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Author Topic: Adobe DNG (Digital Negative Converter) Problems  (Read 14850 times)

duboisst

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Adobe DNG (Digital Negative Converter) Problems
« on: January 07, 2015, 08:38:45 am »

I noticed some negative results with Adobe DNG. I recommend comparing the images after converting them. I experienced some digital loss and had to convert them in ViewNX - Tiff before bringing into CS6 for post-production.

Here were my preferences:

Compatibility: Camera Raw 7.1 and later
JPEG Preview: Med Size
Don't embed fast data load
Don't use Lossy compression
Preserve Pixel Count
Embed original
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john beardsworth

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Re: Adobe DNG (Digital Negative Converter) Problems
« Reply #1 on: January 07, 2015, 08:43:12 am »

There's a difference between Adobe's processing and Nikon's. That's all you've seen.
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duboisst

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Re: Adobe DNG (Digital Negative Converter) Problems
« Reply #2 on: January 07, 2015, 09:17:19 am »

Ah.. Thanks John
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Doug Peterson

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Re: Adobe DNG (Digital Negative Converter) Problems
« Reply #3 on: January 07, 2015, 09:31:36 am »

Now that you know this you can also start to play around with other raw convertors. Each gives a unique interpretation to the raw file. Capture One, for instance, is widely regarded for its excellent color engine and in-house made color profiles.

buckshot

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Re: Adobe DNG (Digital Negative Converter) Problems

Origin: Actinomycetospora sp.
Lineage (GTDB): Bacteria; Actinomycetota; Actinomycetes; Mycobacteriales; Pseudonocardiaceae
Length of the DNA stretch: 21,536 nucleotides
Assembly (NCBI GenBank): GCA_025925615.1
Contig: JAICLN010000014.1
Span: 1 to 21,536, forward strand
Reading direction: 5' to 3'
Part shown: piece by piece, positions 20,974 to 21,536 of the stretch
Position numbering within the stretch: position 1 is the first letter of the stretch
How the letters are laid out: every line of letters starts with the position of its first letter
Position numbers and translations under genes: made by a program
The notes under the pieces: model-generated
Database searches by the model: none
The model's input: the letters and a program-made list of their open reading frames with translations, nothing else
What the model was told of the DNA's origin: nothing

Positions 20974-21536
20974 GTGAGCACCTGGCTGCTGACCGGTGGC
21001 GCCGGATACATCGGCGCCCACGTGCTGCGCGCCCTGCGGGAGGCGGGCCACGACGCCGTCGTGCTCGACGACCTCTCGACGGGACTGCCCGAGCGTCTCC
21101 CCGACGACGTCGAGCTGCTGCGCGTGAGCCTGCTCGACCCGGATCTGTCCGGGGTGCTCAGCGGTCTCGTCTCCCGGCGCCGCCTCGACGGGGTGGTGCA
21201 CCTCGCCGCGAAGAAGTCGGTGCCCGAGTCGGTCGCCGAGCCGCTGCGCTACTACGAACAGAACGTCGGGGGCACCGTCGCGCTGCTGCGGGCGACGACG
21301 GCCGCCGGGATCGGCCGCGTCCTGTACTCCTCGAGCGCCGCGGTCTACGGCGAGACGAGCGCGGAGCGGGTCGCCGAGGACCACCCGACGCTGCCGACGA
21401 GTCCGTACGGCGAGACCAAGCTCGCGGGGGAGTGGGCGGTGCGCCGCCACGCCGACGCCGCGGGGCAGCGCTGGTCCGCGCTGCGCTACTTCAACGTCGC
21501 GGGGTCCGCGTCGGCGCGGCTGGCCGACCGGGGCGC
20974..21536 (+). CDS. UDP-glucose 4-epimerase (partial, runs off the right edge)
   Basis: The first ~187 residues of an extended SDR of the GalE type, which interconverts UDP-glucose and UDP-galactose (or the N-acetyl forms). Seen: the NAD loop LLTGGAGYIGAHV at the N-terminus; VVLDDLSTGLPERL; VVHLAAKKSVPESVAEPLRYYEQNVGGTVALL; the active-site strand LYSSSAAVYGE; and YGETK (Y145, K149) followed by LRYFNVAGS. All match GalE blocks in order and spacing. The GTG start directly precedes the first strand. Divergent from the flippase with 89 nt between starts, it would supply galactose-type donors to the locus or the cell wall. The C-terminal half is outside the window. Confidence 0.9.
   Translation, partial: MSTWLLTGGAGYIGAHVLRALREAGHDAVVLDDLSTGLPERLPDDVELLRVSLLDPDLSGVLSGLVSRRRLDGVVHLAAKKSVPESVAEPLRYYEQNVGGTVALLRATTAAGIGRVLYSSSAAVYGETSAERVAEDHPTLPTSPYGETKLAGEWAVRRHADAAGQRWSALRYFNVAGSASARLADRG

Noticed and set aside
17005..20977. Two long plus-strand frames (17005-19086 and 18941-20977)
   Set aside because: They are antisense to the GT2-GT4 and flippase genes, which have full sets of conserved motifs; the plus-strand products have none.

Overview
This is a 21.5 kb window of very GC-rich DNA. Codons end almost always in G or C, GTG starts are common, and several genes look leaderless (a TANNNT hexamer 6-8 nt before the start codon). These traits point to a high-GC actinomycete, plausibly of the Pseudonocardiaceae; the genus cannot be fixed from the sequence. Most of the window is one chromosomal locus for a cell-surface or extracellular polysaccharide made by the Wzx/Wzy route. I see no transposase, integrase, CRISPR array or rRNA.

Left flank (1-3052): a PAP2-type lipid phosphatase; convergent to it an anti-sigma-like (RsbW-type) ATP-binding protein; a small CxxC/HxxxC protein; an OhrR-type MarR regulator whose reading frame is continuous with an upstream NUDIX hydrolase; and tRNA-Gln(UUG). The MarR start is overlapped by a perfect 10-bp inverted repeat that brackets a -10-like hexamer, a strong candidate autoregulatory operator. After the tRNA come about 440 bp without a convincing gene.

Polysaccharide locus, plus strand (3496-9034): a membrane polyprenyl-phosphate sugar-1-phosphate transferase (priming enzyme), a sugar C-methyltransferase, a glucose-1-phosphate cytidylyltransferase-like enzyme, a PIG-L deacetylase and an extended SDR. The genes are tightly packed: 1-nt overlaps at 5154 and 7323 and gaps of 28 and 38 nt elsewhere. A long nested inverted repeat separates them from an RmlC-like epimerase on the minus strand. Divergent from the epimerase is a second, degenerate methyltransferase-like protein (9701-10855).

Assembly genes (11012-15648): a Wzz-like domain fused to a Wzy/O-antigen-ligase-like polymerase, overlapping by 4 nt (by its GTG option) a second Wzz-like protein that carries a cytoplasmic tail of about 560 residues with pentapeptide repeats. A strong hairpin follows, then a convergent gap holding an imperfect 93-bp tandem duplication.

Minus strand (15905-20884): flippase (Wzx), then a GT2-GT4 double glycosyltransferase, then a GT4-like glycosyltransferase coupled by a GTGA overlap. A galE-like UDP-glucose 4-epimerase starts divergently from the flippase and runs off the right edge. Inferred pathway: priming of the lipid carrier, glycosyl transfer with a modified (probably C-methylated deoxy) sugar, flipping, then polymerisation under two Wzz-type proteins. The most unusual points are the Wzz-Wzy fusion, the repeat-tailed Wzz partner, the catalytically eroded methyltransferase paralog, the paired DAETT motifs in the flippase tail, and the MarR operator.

« Reply #4 on: January 07, 2015, 09:47:58 am »

Now that you know this you can also start to play around with other raw convertors. Each gives a unique interpretation to the raw file. Capture One, for instance, is widely regarded for its excellent color engine and in-house made color profiles.

How does it do with files from the much lauded Pentax 645Z ?
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Johnny_Johnson

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Re: Adobe DNG (Digital Negative Converter) Problems
« Reply #5 on: January 07, 2015, 09:53:51 am »

Now that you know this you can also start to play around with other raw convertors. Each gives a unique interpretation to the raw file. Capture One, for instance, is widely regarded for its excellent color engine and in-house made color profiles.

Too bad that it has (to me) that God awful interface. I guess that I could learn it but at this stage life is just too short.

Later,
Johnny
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eliedinur

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Re: Adobe DNG (Digital Negative Converter) Problems
« Reply #6 on: January 07, 2015, 06:07:23 pm »

Too bad that it has (to me) that God awful interface. I guess that I could learn it but at this stage life is just too short.

Later,
Johnny
The only time I equate different with awful is when my daughter brings home a new boyfriend.
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Louis Viljoen

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Re: Adobe DNG (Digital Negative Converter) Problems
« Reply #7 on: February 03, 2015, 03:37:17 am »